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I'm still waiting for "Superman". Sadly, this movie isn't worth the save. It was a bit disappointing.
ironhorse_iv30 September 2014
Warning: Spoilers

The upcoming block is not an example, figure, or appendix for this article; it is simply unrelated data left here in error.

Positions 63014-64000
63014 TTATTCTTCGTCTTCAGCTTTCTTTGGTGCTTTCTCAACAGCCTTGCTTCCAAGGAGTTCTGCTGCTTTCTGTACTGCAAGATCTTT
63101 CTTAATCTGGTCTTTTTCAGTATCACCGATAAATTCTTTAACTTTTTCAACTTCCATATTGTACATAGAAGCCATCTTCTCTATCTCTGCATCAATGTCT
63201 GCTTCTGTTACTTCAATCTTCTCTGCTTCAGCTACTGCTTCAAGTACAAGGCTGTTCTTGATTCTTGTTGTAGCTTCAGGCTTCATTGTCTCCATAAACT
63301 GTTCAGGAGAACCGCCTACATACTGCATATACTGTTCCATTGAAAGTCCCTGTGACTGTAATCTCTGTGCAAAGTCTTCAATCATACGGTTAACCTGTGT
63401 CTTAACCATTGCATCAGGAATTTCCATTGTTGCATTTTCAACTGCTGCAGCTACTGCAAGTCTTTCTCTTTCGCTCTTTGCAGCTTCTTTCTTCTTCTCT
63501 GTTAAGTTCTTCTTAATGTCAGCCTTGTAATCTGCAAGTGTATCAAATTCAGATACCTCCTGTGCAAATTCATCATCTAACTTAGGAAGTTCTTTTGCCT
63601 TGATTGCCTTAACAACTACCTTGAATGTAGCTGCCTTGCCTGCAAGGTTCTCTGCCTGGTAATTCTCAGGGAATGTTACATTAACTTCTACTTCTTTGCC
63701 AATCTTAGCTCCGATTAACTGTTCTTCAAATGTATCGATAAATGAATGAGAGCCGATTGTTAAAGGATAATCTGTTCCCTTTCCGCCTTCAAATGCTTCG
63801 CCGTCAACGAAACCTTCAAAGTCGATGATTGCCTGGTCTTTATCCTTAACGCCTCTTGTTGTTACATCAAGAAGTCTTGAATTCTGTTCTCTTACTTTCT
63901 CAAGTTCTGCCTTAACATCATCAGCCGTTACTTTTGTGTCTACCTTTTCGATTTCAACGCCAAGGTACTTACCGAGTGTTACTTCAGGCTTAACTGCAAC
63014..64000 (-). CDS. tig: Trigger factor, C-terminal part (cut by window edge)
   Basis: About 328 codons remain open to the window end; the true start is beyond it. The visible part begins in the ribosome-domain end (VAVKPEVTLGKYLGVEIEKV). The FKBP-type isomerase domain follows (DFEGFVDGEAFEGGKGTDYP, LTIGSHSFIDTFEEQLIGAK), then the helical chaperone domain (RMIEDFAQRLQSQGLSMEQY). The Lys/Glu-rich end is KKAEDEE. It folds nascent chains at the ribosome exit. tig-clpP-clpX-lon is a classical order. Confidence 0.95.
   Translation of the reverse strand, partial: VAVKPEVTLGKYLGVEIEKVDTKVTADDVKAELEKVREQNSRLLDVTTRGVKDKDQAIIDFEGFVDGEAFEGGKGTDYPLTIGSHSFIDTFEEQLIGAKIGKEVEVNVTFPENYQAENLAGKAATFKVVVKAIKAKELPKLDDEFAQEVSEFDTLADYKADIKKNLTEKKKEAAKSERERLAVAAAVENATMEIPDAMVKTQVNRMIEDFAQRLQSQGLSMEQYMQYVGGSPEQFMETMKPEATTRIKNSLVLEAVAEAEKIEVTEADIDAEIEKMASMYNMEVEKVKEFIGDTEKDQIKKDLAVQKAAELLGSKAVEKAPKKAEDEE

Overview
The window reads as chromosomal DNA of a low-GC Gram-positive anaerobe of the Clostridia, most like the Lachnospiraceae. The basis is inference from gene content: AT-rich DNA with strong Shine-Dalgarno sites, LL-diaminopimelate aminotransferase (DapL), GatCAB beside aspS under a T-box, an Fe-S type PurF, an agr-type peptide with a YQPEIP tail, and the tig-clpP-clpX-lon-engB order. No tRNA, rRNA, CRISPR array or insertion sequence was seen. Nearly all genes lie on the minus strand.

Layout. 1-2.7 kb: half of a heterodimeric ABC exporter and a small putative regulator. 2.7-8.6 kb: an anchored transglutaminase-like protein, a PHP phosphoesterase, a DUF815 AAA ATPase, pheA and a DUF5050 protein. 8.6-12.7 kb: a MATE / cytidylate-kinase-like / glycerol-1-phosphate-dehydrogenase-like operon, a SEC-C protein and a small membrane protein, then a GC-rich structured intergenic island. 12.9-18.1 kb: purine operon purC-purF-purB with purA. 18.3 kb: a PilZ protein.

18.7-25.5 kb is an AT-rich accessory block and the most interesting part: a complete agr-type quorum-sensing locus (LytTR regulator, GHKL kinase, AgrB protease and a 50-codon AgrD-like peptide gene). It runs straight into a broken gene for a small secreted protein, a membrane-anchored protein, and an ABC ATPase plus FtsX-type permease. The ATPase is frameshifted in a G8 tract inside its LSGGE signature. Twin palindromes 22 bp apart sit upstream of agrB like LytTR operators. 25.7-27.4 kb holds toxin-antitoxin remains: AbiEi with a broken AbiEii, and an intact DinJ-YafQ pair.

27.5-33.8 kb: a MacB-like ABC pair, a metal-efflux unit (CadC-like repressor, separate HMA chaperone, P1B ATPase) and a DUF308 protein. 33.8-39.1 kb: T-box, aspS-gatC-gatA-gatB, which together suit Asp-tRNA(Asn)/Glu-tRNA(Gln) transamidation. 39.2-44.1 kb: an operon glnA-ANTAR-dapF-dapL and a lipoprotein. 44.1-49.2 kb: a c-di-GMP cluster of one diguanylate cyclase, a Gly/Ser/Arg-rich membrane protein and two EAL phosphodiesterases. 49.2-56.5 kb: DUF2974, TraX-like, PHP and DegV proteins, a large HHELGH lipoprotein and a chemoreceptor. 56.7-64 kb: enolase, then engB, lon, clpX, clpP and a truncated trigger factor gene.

Waiting for "Superman" is one of those documentaries, I truly wanted to see, when it came out. Now, that I saw the film, I wish, the film could had done better for itself. Don't get me wrong, it's not a bad movie. It's just misleading as hell and doesn't cover all the whole educational system of the United States. Directed by Davis Guggenheim, the film analyzes the failures of the American public education system by following several students as they strive to be accepted into a charter school. The movie often follow the teaching of Geoffrey Canada, an educator and activist for school reform, describing how the school system need to be fixed. Throughout the documentary, different aspects of the American public education system are examined. It was very interesting on what they pull out, like how bureaucracy is killing our public education system. I did have to agree with most of what the movie is saying. I agree that firing bad teachers is good, and firing tenure teachers does prove a problem. I'm pretty open to the idea of reforming corrupt unions and reducing overblown bureaucratic institutions. Still, the movie is so- one sided approach, that doesn't balance out. The movie nearly place all the blame for poor student performance on teachers and their unions. The movie act like no other groups are apportioned any responsibility for student performances. Does accountability extend only to teachers, and not to the parents or the student, themselves? Apparently, for Davis Guggenheim, it does. What the movie fails to take account is how much parental involvement, income level, educational level of the parents, the surrounding culture in which the children live, violence, drug addiction and dealing, unemployment, incarceration rates among the parents and relations of the students, sleep, nutrition, etc.. affect how a student does in school. They are not even given much time in the film to explain, or not even acknowledged as factors. The film would have you believe that if we just busted the teachers' unions, then all the "achievement gap" would disappear, all the kids in those tough urban districts would come back to school and complete their high school education and go on to college. This is only wishful thinking and not a solution. Putting all the blame on teachers is wrong. One thing that I really didn't agree with, the movie is how charter schools better than public schools. The movie makes it look like charter schools are the best out there, and the worst thing to happen to a poor family is having to go to a public school. Shockingly, as Stanford's in depth Credo study of charter schools shows, charters school actually underperform public schools. Only 15% outperform traditional schools, while 35% underperform traditional schools. The other 50% is about equal. This is pretty bad. The movie focus on how corrupt the public school, but fail to show how some charter schools could be dishonest as well. Some good examples are overworking teachers by paying them lower cost, being exploitation by for-profit entities, refusing to help special education students, co-location controversial, promoting racial segregation, or the lack of teaching second language learners. Even the film's main man, shouldn't be treated as a saint. Geoffrey Canada has been known to expel an entire class of low-performing children, before test day due to fears that it would throw off his good performance statistics at his own charter schools. Canada also has a lot of board members of wealthy philanthropists with large wallets to fund his schools. With assets of more than $200 million, his organization has no shortage of funds. Saying that public school are overfunded is an understatement when there is clear debate about charter schools being over-funded and underperforming. If all inner-city schools had the same resources as his, maybe they would have the same good results. It doesn't help the film when the statistics statement that the film are saying, are poorly researched. The movie claims for example that Woodside High School, only sends a third of its students to college and only graduates 62 percent of them, but what the film excluded, is the fact that some students went to out-of-state colleges. This means that their graduation rate is more like 92 percent. That's very distortion. Another big example is the statement that the film's claim that "70 percent of eighth-grade students cannot read at grade level,". It's clearly a misrepresentation of data from the National Assessment of Educational Progress. The film assumes that any student below proficient is "below grade level," but this claim is not supported by the NAEP data nor any major educational program. The film got so bad at researching their data that another film was create in 2011, 'The Inconvenient Truth behind Waiting for Superman' produced by the Grassroots Education Movement to couther what they were saying. One thing, I really wish the movie touch upon was upper education as well. There were little talk about college and university. Other things, they didn't talk about are Magnet schools and home schooling. It didn't even mention how military recruiters could access to 11th and 12th grade students' names, addresses, and telephone listings when requested. The movie has gross over simplification, drastic omission, direct and subtle misdirection and false causation false emphasis that cause this movie a lack of replay value for me. It lacks alternative proposals and solutions like having more dates for schooling by reschedule the school calendar. Another is offering wider range of cheaper but higher education. Last is eliminating Property taxes. All this proposals could had made this documentary even better. Like I said before, the documentary isn't the worst. It's pacing and entertaining value is pretty weak, but overall, it's still a solid film. Still, evaluating school communities solely on test scores leaves a lot to be desired.